One of the dark secrets of the life insurance industry is exactly how often policy payouts go unclaimed, but now the National Association of Insurance Commissioners have developed a tool to help the benefits from those forgotten policies find their rightful homes.
With their new Life Insurance Policy Locator, the NAIC is serving U.S. consumers as part of an effort by state insurance regulators aimed at reducing the number of unclaimed life insurance benefits.
The consumer group says that, in the short span of six months, their policy locator has delivered some 1,800 beneficiaries with lost or misplaced proceeds from life insurance policies or annuities.
In total, the discovery of the lost benefits means that more than $17 million was returned to consumers, as of April 1, 2017.
Ted Nickel, the NAIC President and Wisconsin Insurance Commissioner, says this policy locator has resulted in more than 15,000 requests since being launched nationally in November, 2016. Nickel says the NAIC developed the locator to provide search capabilities aimed at helping consumers recover a deceased person’s life insurance policies and annuities.
“This tool is connecting consumers with lost, unknown or unclaimed benefits. Strong results in our first few months of this project show just how important this locator is to consumers. We expect these numbers to grow as more consumers learn about this tool,” says Nickel.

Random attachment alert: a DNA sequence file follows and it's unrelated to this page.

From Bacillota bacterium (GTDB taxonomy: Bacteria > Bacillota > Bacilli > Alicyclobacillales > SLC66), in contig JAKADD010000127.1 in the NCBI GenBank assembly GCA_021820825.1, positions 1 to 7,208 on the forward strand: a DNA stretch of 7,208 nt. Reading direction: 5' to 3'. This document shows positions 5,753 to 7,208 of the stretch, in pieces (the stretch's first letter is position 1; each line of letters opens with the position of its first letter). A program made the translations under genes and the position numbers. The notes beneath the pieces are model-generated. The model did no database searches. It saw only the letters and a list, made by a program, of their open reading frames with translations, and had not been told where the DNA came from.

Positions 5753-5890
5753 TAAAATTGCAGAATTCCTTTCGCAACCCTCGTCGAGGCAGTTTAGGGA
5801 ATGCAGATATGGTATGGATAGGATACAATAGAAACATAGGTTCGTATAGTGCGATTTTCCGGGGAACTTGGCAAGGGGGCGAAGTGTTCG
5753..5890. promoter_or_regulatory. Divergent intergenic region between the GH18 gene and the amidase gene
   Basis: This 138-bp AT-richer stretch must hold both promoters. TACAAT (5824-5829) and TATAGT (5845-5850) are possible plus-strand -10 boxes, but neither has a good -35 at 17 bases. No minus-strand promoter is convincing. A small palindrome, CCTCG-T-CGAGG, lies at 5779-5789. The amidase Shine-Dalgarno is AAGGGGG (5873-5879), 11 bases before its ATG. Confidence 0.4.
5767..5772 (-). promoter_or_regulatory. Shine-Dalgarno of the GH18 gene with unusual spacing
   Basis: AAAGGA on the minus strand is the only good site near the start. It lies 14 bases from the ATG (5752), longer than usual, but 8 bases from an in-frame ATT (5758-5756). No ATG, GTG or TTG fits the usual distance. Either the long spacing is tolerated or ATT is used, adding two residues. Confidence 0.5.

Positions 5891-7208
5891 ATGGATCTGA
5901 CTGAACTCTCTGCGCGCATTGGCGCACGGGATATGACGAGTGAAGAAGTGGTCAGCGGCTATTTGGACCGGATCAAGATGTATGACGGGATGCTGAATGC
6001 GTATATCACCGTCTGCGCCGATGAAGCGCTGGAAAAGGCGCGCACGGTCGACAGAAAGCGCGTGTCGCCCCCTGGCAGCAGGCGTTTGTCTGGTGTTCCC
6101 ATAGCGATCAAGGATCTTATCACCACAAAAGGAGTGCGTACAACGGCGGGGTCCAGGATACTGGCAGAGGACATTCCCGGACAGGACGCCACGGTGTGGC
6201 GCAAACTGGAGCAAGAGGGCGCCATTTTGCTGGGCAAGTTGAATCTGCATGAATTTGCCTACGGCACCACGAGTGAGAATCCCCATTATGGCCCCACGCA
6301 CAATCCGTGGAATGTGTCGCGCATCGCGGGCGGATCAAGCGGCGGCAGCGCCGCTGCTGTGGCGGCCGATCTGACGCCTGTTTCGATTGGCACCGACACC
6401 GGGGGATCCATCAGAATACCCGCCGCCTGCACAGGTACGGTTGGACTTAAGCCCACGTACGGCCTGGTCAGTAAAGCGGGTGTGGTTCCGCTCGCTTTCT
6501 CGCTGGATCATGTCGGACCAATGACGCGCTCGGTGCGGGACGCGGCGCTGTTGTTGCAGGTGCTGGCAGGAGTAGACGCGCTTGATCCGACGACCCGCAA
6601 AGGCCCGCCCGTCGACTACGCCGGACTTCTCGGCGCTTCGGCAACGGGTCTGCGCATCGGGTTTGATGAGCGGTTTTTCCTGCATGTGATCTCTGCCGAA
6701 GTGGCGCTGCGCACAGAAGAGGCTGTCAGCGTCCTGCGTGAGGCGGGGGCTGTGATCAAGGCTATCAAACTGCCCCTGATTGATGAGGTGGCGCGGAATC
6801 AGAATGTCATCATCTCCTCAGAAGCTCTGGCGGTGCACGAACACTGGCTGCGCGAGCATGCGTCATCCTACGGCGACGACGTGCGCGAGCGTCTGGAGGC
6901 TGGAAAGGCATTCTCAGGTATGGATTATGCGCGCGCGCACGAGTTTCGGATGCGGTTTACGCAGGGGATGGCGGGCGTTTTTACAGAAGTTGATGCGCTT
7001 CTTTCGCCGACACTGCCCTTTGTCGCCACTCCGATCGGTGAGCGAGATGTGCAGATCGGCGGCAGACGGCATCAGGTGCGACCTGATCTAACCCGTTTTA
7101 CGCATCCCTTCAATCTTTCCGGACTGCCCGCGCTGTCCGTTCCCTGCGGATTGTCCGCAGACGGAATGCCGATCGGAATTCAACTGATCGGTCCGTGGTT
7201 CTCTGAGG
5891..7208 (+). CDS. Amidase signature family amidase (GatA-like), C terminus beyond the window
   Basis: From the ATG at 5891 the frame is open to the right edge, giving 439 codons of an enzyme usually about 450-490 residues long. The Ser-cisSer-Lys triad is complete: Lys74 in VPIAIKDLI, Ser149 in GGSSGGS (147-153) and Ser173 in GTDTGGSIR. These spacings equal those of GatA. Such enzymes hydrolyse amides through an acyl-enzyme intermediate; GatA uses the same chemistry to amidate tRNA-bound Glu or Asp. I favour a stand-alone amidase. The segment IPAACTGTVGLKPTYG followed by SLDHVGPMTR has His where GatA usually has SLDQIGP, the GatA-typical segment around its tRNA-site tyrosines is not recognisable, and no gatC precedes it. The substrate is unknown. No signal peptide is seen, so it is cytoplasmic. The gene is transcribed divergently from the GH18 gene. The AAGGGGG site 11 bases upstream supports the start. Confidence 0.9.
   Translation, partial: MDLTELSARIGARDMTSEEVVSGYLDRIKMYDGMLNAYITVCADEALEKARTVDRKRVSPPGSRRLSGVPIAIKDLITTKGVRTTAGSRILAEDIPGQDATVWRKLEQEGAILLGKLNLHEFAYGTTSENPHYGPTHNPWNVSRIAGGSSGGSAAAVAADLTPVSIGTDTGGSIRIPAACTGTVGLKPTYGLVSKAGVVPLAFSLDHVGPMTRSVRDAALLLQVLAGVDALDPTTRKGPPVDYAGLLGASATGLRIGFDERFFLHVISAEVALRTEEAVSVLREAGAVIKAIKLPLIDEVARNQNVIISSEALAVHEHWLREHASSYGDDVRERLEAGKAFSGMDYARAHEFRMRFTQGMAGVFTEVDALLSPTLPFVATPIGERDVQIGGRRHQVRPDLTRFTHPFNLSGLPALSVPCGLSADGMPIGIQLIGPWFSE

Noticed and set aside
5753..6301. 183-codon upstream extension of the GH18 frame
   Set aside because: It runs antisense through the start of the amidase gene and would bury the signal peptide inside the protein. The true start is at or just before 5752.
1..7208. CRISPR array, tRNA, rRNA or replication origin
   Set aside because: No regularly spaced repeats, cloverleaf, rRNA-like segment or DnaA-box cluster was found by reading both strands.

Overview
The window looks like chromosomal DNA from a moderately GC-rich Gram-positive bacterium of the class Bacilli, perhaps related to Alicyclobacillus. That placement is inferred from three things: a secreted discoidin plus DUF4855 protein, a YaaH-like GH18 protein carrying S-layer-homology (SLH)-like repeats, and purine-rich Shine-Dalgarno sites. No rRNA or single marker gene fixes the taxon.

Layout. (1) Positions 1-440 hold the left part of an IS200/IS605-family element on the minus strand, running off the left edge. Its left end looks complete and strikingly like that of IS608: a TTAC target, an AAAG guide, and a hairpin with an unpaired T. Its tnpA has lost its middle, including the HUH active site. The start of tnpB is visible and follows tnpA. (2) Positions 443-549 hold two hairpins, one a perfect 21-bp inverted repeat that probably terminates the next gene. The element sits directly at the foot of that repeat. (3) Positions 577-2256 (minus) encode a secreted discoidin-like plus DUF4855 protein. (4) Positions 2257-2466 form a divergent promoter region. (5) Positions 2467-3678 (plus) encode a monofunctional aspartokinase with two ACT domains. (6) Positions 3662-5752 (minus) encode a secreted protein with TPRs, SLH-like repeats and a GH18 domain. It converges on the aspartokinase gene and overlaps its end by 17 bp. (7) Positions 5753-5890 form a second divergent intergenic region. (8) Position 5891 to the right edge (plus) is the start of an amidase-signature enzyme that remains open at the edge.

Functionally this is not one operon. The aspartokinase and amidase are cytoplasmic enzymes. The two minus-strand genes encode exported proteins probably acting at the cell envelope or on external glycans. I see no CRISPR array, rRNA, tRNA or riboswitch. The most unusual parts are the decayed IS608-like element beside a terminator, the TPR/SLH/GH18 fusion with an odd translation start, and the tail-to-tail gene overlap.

State insurance regulators have investigated unclaimed life insurance benefit payments since 2010, and in 2015 alone, life insurers have paid more than $74 billion in insurance policy benefits to consumers nationwide.
According to Nickel, nearly 25 regulatory actions have resulted in returning more than $7.3 billion life insurance proceeds to U.S. consumers.
request is received, the NAIC asks participating companies to search their records to determine whether they have a life insurance policy or annuity contract in the name of the deceased and calls on participating companies that have policy information to respond to the requester, but only if the requester is the designated beneficiary or is authorized to receive information.